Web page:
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In hard times, we open a book and we’re never quite alone. Keeping us company are those who’ve read the story before—sometimes even our past selves.


When my partner was diagnosed with an aggressive cancer, I turned to my sons’ bookshelves, looking for a way to talk to them about life and death. C. S. Lewis believed, ‘A children’s story is the best art form for something you have to say’. Direct and simple, these tales are stripped to their essential elements. One of those elements very often is magic. Fairy tales present us with an alternate reality that feels familiar. A cast of animals may talk, but they are in a regular-looking classroom, or riding the bus, or being told by their parents to go to bed. As children turn the pages, they’re in a world adjacent to their own, with the possibility that some enchantment will slip from the book into their own lives. For the adult reading to a child, the magic can be time travel.


I wanted a book to hold us, as in hold us in place, hold us together. I felt a version of this embrace when I read my sons the picture books my grandfather had once read to me. The saturated colour of, say, Eric Carle’s The Very Hungry Caterpillar took me into the domestic palette of the 1970s. I could have been back on my grandparents’ couch patterned with bright orange autumn leaves, ricocheting to a time when everyone I loved was still alive, and I hadn’t known loss… though many of the books themselves had been created in response to grief. Carle conceived of his luminous masterpiece as an antidote to the deprivations of a bleak, war-torn childhood. C.S. Lewis’s mother died of cancer when he was nine-years-old and her love became, 'the great continent…sunk like Atlantis.'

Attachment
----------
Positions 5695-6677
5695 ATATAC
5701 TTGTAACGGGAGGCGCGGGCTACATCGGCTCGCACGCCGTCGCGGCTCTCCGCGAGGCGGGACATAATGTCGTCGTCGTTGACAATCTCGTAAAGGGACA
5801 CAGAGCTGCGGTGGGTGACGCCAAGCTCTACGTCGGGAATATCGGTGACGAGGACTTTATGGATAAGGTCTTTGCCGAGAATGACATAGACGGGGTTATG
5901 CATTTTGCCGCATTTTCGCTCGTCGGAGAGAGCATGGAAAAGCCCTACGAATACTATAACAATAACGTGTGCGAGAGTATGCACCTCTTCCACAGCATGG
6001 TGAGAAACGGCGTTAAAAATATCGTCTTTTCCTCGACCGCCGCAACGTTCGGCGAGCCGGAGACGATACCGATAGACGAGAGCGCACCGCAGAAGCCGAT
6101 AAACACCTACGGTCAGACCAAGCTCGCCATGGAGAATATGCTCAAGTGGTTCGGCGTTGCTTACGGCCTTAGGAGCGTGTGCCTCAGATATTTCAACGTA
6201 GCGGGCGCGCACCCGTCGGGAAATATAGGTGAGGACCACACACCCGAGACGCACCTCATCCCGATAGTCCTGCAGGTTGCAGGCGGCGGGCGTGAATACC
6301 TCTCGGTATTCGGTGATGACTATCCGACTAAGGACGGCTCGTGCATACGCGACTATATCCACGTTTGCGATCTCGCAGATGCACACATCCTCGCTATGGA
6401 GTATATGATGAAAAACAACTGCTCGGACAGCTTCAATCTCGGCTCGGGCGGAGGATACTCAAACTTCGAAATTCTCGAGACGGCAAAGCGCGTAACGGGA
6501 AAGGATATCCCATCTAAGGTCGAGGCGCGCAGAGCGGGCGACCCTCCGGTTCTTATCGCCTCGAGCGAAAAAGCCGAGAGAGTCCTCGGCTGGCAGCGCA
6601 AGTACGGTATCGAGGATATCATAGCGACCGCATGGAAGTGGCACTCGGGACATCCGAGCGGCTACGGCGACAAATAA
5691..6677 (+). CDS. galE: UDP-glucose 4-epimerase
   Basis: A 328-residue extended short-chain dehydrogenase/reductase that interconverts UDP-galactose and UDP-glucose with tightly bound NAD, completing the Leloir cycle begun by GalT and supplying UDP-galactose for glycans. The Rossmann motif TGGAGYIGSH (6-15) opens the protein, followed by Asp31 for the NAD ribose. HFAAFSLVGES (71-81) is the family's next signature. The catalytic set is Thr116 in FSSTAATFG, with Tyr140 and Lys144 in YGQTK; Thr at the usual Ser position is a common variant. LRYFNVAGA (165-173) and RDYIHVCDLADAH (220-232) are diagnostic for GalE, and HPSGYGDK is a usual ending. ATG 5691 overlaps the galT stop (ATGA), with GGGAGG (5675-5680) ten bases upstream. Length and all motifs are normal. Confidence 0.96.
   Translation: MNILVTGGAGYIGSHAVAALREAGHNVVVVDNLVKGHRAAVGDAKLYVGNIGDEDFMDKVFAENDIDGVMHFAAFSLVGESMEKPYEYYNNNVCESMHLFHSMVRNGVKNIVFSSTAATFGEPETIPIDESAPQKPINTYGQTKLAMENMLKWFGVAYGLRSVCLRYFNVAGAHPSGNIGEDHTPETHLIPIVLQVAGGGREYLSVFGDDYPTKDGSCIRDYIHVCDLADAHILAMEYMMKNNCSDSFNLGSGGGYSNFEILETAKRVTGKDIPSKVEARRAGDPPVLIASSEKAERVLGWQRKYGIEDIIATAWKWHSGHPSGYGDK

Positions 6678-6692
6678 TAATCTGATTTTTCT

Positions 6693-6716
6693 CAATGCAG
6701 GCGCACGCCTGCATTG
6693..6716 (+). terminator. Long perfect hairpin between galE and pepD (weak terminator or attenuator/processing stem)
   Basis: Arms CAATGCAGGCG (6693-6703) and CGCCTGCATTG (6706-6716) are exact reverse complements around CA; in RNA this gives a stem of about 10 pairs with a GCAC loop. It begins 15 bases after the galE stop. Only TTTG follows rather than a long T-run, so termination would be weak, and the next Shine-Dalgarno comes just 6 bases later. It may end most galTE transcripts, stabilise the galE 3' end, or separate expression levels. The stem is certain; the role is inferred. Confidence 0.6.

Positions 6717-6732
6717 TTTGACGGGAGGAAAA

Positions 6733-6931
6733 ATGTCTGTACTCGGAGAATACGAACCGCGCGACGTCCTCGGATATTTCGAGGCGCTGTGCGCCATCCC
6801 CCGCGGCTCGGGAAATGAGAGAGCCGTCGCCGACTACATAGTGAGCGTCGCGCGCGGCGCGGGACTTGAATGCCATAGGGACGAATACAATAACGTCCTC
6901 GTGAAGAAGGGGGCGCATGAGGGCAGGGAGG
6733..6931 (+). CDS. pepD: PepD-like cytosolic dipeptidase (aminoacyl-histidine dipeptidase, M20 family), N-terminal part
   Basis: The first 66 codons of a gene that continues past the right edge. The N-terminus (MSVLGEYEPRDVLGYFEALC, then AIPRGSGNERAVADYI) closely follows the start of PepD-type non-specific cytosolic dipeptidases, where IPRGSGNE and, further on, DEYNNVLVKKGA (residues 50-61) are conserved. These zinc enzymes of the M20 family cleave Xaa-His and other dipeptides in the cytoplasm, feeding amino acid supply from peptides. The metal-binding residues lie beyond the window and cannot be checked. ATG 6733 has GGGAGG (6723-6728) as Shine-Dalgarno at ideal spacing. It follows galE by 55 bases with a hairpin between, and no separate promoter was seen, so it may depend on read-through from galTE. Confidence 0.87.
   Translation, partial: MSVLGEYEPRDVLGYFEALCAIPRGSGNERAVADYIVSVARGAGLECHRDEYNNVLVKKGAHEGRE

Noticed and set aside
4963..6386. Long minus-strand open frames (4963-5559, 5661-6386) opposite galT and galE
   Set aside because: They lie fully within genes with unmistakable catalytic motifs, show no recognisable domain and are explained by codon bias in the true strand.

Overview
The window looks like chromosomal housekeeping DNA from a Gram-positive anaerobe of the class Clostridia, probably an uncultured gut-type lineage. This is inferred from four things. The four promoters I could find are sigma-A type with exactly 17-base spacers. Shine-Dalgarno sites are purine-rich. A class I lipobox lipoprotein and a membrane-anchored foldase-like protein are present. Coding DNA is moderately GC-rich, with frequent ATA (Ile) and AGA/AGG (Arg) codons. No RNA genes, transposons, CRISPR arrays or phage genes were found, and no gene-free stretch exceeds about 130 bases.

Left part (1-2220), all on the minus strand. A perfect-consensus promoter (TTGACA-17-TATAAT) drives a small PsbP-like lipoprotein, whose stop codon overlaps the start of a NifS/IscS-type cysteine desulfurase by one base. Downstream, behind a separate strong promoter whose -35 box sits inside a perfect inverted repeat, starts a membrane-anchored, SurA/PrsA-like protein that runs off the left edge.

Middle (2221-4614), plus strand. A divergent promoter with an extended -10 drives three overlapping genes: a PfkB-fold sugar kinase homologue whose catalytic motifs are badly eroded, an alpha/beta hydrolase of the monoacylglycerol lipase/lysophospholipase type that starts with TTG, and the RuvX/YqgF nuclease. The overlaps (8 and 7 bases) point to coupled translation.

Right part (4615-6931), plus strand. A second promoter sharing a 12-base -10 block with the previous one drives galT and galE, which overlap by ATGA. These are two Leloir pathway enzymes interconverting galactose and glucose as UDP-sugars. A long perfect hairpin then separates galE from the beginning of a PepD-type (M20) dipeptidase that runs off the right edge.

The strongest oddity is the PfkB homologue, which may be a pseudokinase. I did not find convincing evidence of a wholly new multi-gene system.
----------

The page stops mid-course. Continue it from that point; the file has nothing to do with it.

Now that I was reading these authors’ classics to my sons, I thought of my much loved grandfather, who read in a gruff monotone. I wondered if anyone ever read to him? His father died on a French battlefield when he was a baby, but, in reading to me sixty-odd years later, he was passing on the message that, even in the worst of times, a path will emerge through the woods, and it is possible to weave straw into something golden—messages I wanted my children to hear.


We read to be taken somewhere else. A book is a form of escape we may experience physiologically—psychologists write about the phenomenon of grounded cognition, where, for instance, a person reading about sailing has a physiological sense of being at sea. Cast into another realm, we safely practice hard emotions. Each book becomes a kind of simulation. We follow various protagonists, we learn about wise and unwise decisions, we begin to understand other people’s lives.


During our household’s experience of serious illness, we got lost and found in stories—and I came to know it was not only to soothe me that my grandfather had read me those books. Adults tell children stories in part to console themselves.

Bedtime Story

From the best-selling author of The Tall Man and The Arsonist, a personal tale about death, life and the enchantment of stories. With illustrations by Anna Walker.